Why Norfolk Southern is moving its headquarters move to Atlanta

Posted by Jim Wrinn
on Wednesday, December 12, 2018

Back in 2013, I penned a two-page feature for Trains called “How cool is your railroad?” We prepared a chart that analyzed various aspects of the corporate makeup, posture, and outward presentation of the seven big U.S. freight carriers. Among the topics we reviewed was headquarters city. For Norfolk Southern, of its world headquarters I wrote this: “Possibly the deadest downtown of any railroad HQ. If Norfolk wasn’t in the company name and Lambert’s Point wasn’t filling ships with export coal, a move to Atlanta would be long overdue.”

I got no Christmas card from the chamber of commerce that year. I did get letters from readers who live there telling me I was nuts and where else to go. Surprisingly, I have been allowed back in since.

On Wednesday, NS announced that it is moving to Atlanta. The company has 500 people in Norfolk and 1,900 at the David Goode building in Atlanta. It’s the latest move to consolidate the troops that saw the company close its corporate offices in Roanoke, Va., and relocate some 500 people back in 2015.

Why move? And why now? I know it wasn’t my sputterings that triggered this. But here’s what I think did move the needle:

  1. Atlanta has been the operational hub for NS since it was created in 1982. Before that It was the old Southern Railway operating headquarters when the company office was in Washington, D.C. Norfolk is one more place to have to travel to or from for meetings.  
  2. Norfolk is a nice enough city (OK, I admit it), but it’s not high on the list of millennials, who will be the next employees of the company over the coming 30 years. Atlanta is.
  3. Coal isn’t the company’s primary cargo any more. Intermodal is.
  4. UPS’s world headquarters are in Atlanta. Did I say that intermodal is king now?
  5. Norfolk is a plane ride to a hub and then another flight before reaching a destination. Delta flies direct to just about everywhere.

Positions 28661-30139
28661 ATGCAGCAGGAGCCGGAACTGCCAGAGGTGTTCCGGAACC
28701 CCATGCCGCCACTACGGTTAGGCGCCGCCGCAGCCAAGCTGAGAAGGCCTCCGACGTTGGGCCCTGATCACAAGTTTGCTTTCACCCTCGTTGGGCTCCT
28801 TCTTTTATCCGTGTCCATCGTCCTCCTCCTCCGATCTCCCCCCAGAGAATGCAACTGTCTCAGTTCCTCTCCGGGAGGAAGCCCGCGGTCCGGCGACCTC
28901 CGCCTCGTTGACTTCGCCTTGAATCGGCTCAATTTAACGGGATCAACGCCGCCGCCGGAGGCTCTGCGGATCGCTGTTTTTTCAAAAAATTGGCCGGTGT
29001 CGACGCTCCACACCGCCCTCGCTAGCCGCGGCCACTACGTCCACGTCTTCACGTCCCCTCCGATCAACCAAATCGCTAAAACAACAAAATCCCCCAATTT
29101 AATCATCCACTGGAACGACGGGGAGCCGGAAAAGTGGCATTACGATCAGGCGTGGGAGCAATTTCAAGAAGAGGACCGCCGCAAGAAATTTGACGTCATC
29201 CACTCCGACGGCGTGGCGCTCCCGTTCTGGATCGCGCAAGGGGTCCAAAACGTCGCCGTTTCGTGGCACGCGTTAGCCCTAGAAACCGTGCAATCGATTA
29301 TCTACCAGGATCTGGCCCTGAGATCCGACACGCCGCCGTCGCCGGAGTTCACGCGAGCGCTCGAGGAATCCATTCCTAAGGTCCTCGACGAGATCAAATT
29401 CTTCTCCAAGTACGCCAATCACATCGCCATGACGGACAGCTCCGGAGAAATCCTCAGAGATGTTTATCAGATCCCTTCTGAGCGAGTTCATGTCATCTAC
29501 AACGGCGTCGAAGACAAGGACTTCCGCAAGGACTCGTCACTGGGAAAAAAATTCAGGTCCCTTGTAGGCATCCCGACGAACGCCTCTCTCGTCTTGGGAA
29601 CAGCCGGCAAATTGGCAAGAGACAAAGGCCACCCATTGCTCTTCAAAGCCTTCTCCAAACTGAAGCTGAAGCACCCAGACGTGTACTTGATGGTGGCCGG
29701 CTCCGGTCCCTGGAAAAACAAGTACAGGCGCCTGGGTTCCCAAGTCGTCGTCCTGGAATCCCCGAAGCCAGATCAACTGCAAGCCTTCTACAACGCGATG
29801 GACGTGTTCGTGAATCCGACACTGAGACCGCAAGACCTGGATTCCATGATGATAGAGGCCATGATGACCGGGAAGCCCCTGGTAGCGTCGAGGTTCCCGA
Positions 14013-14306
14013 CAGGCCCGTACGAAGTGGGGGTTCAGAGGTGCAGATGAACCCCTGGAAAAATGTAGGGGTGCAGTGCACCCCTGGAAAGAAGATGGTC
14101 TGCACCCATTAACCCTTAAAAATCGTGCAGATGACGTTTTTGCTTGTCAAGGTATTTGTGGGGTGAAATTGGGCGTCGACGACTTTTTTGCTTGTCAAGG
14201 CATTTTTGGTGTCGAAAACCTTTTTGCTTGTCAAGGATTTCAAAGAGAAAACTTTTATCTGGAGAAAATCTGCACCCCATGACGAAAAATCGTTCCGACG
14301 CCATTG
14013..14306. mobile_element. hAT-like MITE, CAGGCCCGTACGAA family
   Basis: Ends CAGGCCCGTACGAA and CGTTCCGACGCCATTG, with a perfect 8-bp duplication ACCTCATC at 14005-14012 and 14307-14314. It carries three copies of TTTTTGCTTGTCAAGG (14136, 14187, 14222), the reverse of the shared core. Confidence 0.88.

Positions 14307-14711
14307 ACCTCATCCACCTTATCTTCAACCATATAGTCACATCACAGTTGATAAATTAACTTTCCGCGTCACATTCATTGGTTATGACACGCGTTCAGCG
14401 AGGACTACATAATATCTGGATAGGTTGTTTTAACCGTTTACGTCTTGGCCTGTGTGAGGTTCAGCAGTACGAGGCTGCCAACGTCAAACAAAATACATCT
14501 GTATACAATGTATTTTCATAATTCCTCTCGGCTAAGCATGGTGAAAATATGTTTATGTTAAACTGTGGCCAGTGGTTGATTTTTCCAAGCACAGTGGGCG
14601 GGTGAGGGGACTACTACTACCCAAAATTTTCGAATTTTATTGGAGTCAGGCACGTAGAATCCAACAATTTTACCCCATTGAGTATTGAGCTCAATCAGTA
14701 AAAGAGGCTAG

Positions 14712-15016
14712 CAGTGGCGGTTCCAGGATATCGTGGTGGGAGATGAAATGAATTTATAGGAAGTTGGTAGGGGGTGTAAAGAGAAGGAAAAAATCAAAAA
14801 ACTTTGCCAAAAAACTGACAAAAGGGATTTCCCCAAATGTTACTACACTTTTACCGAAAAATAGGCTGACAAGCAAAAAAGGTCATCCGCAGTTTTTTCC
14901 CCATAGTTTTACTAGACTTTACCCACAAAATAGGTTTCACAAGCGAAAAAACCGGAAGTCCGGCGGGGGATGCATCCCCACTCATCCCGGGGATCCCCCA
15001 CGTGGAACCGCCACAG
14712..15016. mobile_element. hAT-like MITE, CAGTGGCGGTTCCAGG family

6. CEO Bob Claytor, who landed NS in Norfolk 36 years ago, was a lover of the sea and sailing. He wanted to be in Norfolk. I don’t know what current NS CEO Jim Squires passions are, but he either doesn’t care for the sea or likes Atlanta’s cultural offerings better. Or maybe he’s getting ahead of global warming and rising sea levels. (Atlanta is 1,050 feet above sea level vs. Norfolk at 7 feet).

 What’s NS losing? In Norfolk it was one of three Fortune 500 companies. In Atlanta it will be just one of 30. It will still get good treatment in Atlanta, but it will be one among the herd.

 Its Norfolk employees are also gaining legendary Atlanta traffic, and I hate to think of the first time it snows there for anyone commuting from outside the I-285 loop.

For my friends in Norfolk who have to choose between packing up and moving to learn how many Atlanta roads have the name “Peach” in them or staying local, my sympathies. I hate moving, too. But I say give Atlanta a try. I grew up 120 miles north of there, and Atlanta was the place to be. Short of another merger, I can’t imagine any reason the company would want to leave there for at least another 36 years.











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